1. Singh Joy, Subhashni D.


According to this study:


* Health care providers should be aware that fathers-to-be and new fathers experience depression.



Article Content

Fathers may experience prenatal and postpartum depression just as mothers do. A meta-analysis by Paulson and Bazemore included 43 international studies (17 were U.S. studies) published between January 1980 and October 2009. All but three of the trials used self-reporting scales to define cases; the others used an interview. There was a wide range in sample size, from 23 to 10,975, for a total of 28,004 mothers and fathers included in the analysis.


The overall rate of paternal depression between the first trimester of pregnancy and one year postpartum was 10%, with the lowest rates observed between birth and three months postpartum and the highest rates between three and six months postpartum. A higher rate was observed in the United States (14%) than internationally (8%). Lower prevalence was seen when interviews rather than rating scales were used to define cases; however, since only a few studies used interviews, further research is needed to verify this finding.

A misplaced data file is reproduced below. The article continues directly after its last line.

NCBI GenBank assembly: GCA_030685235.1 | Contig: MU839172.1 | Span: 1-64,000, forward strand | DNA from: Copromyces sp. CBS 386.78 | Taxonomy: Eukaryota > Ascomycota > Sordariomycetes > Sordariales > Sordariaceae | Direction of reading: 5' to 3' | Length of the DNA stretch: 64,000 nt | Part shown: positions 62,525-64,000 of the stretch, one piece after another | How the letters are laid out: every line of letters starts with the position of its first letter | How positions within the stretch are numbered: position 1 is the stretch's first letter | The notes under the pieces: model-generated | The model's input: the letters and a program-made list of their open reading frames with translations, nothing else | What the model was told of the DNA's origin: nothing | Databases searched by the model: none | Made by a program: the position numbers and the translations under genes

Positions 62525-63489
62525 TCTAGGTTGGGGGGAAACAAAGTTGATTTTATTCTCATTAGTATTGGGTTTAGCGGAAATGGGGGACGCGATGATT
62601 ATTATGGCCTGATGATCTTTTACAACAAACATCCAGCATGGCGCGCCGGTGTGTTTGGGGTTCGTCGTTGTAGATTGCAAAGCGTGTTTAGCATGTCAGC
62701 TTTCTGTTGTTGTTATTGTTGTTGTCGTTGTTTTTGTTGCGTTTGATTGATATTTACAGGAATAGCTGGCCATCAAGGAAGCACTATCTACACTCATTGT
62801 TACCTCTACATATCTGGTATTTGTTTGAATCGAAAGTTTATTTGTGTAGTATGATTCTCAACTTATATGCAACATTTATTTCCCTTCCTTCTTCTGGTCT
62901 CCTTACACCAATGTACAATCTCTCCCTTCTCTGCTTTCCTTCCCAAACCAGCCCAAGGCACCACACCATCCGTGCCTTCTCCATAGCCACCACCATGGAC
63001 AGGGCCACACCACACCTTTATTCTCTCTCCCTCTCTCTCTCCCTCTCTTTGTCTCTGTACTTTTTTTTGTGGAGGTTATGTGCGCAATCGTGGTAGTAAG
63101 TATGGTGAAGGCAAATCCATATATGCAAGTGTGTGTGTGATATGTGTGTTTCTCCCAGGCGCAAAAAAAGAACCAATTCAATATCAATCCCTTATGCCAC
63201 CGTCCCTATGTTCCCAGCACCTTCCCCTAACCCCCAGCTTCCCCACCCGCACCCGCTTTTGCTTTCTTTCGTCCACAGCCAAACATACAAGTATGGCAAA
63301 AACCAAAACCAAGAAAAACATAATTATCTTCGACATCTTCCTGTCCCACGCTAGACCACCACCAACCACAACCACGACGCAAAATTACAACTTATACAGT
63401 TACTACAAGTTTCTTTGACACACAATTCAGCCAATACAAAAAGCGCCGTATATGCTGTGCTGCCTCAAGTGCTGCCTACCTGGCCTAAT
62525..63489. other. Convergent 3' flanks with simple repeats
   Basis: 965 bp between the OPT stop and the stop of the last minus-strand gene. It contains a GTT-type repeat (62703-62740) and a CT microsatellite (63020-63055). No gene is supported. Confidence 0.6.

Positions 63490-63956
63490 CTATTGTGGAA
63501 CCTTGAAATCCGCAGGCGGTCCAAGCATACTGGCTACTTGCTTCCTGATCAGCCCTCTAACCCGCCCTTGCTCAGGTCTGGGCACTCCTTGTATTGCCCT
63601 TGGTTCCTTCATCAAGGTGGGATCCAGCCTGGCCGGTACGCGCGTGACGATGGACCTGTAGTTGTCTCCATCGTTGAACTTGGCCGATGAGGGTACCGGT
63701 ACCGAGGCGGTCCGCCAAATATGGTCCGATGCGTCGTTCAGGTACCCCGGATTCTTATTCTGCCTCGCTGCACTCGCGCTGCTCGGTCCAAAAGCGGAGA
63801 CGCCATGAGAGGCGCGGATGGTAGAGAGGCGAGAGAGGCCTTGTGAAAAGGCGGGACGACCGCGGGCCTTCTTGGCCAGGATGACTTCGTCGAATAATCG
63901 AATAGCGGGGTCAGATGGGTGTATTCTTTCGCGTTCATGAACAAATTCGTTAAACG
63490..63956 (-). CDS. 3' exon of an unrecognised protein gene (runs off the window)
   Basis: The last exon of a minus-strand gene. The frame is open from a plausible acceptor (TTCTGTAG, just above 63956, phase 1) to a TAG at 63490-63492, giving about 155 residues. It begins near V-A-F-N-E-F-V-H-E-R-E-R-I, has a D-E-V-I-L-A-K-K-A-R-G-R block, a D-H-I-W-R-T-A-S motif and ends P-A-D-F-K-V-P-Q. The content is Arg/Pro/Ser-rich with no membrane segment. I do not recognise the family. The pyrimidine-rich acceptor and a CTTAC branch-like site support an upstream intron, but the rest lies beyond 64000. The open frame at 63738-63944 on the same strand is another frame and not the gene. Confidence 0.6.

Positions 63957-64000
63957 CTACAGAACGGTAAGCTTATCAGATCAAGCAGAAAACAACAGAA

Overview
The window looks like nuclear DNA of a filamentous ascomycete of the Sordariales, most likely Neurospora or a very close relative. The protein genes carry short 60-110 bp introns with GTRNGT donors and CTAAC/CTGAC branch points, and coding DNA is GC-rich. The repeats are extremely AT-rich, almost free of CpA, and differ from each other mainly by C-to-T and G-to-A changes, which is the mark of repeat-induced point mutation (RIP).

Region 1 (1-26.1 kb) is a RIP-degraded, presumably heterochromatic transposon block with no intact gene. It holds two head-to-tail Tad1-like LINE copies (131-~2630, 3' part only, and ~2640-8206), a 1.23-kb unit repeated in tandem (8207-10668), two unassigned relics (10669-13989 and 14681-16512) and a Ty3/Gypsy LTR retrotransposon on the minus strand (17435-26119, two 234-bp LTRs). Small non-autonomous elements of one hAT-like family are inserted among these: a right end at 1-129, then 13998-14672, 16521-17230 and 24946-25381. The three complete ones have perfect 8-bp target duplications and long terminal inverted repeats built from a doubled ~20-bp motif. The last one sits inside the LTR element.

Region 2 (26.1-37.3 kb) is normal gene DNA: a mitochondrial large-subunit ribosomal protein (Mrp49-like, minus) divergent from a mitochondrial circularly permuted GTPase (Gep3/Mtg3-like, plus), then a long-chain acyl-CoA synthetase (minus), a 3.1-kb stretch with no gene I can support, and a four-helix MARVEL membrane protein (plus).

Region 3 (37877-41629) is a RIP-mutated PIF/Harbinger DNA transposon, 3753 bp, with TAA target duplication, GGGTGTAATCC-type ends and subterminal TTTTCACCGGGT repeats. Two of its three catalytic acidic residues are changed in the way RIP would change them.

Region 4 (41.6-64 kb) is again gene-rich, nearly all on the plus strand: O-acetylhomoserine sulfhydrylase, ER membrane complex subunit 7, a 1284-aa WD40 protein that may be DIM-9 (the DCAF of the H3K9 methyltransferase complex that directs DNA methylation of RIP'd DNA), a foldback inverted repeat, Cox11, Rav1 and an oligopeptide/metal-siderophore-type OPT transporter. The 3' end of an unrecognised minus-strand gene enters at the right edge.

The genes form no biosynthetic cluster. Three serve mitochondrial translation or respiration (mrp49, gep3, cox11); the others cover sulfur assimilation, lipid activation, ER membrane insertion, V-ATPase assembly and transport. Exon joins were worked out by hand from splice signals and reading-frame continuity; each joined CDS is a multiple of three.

Mothers had an overall depression rate of 24%, with the highest rates occurring three to six months after giving birth. As with fathers, a higher rate of maternal depression was also observed in the United States (30%) than in other countries (20%). Depression in fathers also showed a moderate positive correlation with depression in mothers.


The authors concluded that because the rate of depression in fathers in these trials (10%) was twice as high as that in men in general (5%), according to national prevalence data, prenatal and postpartum depression do occur in this population.


Paulson JF, Bazemore SD. JAMA 2010; 303(19):1961-9.